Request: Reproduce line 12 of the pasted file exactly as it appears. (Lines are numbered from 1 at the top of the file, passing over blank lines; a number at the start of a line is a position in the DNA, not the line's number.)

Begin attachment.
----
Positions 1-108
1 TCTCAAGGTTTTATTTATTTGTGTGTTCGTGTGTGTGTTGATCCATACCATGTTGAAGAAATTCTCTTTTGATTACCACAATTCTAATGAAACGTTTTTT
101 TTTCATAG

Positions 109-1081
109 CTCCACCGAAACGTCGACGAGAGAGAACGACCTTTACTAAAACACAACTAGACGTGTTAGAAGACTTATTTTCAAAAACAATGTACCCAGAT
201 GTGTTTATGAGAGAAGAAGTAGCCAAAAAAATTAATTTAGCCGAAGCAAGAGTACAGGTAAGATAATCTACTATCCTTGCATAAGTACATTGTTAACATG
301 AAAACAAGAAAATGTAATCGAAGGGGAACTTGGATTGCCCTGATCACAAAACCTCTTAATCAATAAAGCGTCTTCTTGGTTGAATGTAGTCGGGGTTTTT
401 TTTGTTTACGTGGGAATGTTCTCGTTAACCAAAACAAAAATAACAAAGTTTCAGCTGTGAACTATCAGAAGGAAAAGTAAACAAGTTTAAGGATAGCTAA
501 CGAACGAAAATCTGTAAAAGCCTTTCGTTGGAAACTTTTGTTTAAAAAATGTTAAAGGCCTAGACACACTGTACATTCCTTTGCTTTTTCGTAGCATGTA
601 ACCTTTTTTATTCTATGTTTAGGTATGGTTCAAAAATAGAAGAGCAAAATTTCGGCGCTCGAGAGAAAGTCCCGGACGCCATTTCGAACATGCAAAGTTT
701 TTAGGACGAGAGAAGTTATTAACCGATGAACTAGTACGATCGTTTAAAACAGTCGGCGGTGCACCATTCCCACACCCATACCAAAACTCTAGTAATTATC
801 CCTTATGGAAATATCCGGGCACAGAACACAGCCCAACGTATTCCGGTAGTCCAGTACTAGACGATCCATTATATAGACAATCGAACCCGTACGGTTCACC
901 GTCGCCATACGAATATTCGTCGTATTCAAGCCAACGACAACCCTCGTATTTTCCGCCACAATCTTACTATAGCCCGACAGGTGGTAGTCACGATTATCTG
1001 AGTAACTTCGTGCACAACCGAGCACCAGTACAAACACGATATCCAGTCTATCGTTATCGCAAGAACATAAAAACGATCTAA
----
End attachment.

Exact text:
801 CCTTATGGAAATATCCGGGCACAGAACACAGCCCAACGTATTCCGGTAGTCCAGTACTAGACGATCCATTATATAGACAATCGAACCCGTACGGTTCACC